The priest was by this time reaching the part of the prayer where everyone joins in the Sanctus, the Holy, Holy, Holy. Without missing a beat, without changing his tone, his timbre, his volume, his rhythm, he stepped out from behind the altar, came around and just as my son swooped by, scooped him up and sat him squarely on his hip. They returned to the altar together, and I watched my son watch my friend from close quarters, transfixed and firmly pinned to his side as they continued to celebrate the Eucharist together, the bread becoming body, the wine becoming blood, my astonished son becoming a part of the priest’s prayer.

The gifts of that December day were abundant. The Communion, offered as always as a sign and a means of God’s grace and glory given freely to us, God’s children. The respite and relief offered by a sympathetic friend to a pregnant mother. The image, one which never left me and which guided my vocational journey, of the possibility of celebrating Communion with a baby on one hip; I’m a little slow on the uptake sometimes, so by the time I was ordained, my son is rather more likely to carry me than I him, but still, it has always been important to me, to my call, to know that this thing happened and that God, I think, smiled on it.

And what gifts did my son receive that morning? What possibilities opened up for him in that moment of grace? What did it mean for this young child to be lifted up to the table and brought close to Christ rather than shut down, told off, sent away by Jesus’ disciple?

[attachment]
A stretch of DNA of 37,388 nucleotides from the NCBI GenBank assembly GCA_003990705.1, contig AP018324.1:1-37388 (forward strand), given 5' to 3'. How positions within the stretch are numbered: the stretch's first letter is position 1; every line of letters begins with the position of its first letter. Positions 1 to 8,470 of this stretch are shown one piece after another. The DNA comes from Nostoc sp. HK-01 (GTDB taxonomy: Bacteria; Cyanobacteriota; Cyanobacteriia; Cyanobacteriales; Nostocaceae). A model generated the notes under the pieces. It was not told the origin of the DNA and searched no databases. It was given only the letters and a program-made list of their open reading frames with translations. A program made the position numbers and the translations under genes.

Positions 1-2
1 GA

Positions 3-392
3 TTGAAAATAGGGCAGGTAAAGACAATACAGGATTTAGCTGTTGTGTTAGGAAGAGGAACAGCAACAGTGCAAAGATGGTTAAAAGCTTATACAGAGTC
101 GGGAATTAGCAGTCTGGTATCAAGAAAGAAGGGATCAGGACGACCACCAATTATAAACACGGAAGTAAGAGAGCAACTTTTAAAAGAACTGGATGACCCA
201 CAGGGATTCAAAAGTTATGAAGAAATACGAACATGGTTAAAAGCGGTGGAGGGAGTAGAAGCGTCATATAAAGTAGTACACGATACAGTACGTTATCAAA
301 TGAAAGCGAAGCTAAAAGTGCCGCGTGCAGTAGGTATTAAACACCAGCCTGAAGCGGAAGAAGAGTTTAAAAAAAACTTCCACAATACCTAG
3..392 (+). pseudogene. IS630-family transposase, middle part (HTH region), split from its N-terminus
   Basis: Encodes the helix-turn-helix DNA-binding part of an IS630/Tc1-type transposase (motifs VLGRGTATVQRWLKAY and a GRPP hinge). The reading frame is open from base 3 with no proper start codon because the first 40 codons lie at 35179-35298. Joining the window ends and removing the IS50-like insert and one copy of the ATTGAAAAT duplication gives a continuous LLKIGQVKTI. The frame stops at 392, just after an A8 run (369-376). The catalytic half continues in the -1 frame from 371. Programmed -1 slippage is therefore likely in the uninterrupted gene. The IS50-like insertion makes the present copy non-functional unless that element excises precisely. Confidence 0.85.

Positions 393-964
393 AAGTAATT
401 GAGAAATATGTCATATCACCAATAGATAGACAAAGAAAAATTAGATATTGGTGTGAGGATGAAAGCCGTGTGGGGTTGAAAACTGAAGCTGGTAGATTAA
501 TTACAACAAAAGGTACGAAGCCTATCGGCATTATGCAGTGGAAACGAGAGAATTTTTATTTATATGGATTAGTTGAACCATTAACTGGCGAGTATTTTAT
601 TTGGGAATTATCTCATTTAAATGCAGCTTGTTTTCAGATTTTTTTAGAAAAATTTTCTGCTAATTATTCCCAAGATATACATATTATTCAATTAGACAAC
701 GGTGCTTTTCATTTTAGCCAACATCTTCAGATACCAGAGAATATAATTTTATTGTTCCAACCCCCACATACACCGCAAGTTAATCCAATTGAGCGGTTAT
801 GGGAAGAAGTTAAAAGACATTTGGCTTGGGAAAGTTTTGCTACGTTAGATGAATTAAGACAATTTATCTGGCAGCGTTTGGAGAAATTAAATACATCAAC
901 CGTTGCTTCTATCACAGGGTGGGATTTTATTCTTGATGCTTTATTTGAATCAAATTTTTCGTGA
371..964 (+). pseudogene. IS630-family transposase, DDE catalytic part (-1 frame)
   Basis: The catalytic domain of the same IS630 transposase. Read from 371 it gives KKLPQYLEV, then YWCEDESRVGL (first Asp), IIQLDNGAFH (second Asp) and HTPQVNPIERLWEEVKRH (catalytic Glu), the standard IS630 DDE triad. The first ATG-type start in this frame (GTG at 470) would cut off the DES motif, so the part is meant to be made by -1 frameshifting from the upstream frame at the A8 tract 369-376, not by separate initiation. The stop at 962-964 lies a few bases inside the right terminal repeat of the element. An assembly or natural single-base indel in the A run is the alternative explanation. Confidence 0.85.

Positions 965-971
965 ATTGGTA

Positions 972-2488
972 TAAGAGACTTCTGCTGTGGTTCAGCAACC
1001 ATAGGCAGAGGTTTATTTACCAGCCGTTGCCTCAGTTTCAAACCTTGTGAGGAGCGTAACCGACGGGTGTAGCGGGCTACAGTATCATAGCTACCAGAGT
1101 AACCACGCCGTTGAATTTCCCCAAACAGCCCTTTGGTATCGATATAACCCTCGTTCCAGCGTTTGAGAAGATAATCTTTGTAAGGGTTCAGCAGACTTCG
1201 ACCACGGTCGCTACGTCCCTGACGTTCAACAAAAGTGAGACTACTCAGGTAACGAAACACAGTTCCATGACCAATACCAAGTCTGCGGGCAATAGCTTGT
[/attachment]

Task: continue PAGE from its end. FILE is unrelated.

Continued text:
When we offer gifts, especially the unexpected, unrequited, even the unrecognized ones, we change more than we see, we give more than we give away.

Funnily enough, that church was named for Saint Nicolas. True story.

We don’t know a whole lot about Nicholas, Bishop of Myra, and the legends around his name might be true or they might be something else; but imagine for a moment that this one happened just as we were told: that three sisters, expecting nothing but an uncertain future, or worse, a future certain to bring them disgrace, dishonour and distress, found instead one morning a bag of gold sufficient for each one’s dowry, in their stockings or their shoes, seemingly fallen from the sky down their chimney. That gold did more than pay their way into society. It raised their imaginations out of the fireplace and up the chimney and into a world with a wide blue sky. It gave them the certainty that mystery is a way of life, that the world can be kind, that virtue is rewarded, that wonders never cease. Those gifts fell into their stockings like glitter or confetti to decorate the gold, and they probably lasted longer in their possession.